And when we saw Raylan approach the elevator after Art demanded that he take two days off (bargained down from a week by Raylan) to grieve the death of his father, we finally saw some weakness. Well, weakness Raylan-style. Brief. Alone. Created by anger. Where no one could see. It was a blink of a moment, but it was also the most vulnerable and raw we've seen Raylan since his aunt/stepmother Helen died, and it was a showcase for Timothy Olyphant's Emmy reel. Yet it wasn't a moment that asked for sorrow from the audience; it came off as more of a shocking revelation. It was like seeing Superman cower from Kryptonite or witnessing your father cry for the first time—powerful enough to knock the wind out of you, and all the more devastating knowing how hard Raylan has fought to keep Arlo out of his life. Justified obviously gets praise for its volleys of crackling dialogue, but it can also absolutely kill it on an emotional level when it needs to. But what was so beautiful about the whole thing was that Justified got Raylan's reaction so spot on.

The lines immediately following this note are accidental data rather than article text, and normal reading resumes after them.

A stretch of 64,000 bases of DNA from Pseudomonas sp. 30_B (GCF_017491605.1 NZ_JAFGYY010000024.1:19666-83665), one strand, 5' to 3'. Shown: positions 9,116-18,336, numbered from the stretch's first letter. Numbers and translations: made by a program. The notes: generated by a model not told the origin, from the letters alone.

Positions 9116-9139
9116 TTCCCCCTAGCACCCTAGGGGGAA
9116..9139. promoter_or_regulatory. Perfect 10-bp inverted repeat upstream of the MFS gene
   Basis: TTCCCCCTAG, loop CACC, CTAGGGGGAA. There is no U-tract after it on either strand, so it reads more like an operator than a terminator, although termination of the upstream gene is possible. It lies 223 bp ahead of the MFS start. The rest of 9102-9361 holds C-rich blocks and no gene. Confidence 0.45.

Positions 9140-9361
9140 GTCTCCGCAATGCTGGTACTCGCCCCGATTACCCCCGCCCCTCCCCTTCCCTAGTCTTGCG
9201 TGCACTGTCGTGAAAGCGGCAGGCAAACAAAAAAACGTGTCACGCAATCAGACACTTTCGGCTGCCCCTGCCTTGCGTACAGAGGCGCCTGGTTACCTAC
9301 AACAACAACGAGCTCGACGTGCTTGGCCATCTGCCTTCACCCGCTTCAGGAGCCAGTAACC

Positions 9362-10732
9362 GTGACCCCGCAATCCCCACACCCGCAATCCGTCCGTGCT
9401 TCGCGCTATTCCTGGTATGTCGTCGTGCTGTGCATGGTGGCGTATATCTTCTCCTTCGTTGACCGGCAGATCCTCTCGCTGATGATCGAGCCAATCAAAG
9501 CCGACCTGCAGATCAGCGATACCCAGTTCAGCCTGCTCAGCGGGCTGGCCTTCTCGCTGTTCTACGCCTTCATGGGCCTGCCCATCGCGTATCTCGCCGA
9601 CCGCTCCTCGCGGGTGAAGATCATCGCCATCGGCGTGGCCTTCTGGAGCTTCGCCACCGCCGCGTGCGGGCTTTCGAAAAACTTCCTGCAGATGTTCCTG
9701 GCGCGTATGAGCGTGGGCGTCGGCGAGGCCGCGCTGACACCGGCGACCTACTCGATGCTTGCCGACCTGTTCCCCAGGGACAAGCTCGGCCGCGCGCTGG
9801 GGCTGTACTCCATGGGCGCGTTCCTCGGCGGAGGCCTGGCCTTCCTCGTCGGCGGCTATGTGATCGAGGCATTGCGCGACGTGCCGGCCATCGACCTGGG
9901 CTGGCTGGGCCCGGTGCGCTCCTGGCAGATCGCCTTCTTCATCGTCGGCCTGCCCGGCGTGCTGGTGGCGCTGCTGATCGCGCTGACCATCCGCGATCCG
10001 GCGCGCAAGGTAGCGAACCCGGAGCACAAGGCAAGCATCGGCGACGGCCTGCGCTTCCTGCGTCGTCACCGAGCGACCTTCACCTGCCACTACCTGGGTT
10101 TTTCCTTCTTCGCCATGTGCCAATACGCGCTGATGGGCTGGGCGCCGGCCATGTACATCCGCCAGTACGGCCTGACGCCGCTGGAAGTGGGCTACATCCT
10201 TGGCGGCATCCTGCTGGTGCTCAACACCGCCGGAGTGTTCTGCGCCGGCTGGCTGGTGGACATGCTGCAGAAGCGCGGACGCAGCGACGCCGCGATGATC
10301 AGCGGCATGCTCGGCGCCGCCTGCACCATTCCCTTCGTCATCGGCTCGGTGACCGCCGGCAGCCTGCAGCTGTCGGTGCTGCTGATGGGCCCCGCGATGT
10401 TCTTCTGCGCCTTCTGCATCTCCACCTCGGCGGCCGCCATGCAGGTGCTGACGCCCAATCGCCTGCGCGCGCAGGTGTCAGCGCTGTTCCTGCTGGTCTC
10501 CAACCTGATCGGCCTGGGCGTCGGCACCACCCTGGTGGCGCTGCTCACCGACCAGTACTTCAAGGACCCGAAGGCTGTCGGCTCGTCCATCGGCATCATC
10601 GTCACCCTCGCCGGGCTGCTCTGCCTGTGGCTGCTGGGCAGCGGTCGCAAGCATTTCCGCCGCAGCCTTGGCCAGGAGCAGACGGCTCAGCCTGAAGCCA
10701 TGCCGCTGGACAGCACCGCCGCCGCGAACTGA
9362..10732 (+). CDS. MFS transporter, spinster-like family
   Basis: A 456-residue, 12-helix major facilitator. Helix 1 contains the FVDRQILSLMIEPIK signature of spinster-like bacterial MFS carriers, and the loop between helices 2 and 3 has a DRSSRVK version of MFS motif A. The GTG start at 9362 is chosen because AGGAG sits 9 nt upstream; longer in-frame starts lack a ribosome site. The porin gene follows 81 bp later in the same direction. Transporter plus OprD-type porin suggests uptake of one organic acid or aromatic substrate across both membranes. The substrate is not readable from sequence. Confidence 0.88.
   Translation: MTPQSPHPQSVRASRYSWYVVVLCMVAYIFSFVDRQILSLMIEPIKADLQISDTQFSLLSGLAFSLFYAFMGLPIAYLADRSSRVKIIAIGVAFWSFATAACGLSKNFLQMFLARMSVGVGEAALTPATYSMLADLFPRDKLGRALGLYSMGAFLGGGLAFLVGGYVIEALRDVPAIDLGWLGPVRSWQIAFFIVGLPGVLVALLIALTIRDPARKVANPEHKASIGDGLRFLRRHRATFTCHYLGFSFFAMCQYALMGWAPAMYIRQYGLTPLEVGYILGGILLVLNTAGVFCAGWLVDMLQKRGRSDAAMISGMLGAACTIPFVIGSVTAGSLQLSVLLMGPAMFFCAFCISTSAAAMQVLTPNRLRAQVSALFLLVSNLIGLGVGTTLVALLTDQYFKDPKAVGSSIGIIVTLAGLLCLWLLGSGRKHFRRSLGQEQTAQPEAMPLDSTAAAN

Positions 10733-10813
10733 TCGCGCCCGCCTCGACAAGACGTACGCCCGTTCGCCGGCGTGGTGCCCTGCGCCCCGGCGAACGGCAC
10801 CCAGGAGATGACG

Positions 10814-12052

But as sharp as that scene was, it wasn't even my favorite part of "Outlaw." I might be alone in saying this, but that honor belongs to the incredible minutes spent with Shelby (Jim Beaver) and Ellen May in Shelby's office as the two connected through past loss (Ellen May's mother who walked out on her; Shelby's wife Abby who left him 25 years ago) and moving on. It was a quiet scene, but the connection between the two characters went beyond the screen. Ellen May wore Abby's clothes, and Shelby, recognizing the physical similarity between Ellen May and Abby, looked as though he'd just seen the ghost of his wife. For a moment, she had never left and he was 25 years in the past. Ellen May wondered if she'd ever be the type of woman who "belonged" (a heartbreaking use of the word) in clothes like Abby's instead of the whore rags she's used to, and while Shelby stared at her as though she was the daughter he never had, the past she's been trying so hard to escape disappeared. It's even more emotional once you consider that Jim Beaver's wife passed away in real life and he wrote a book as an ode to her, and that the actress who plays Ellen May is actually named Abby (Miller). This was a scene where two actors were doing a lot more than just getting paid to pretend.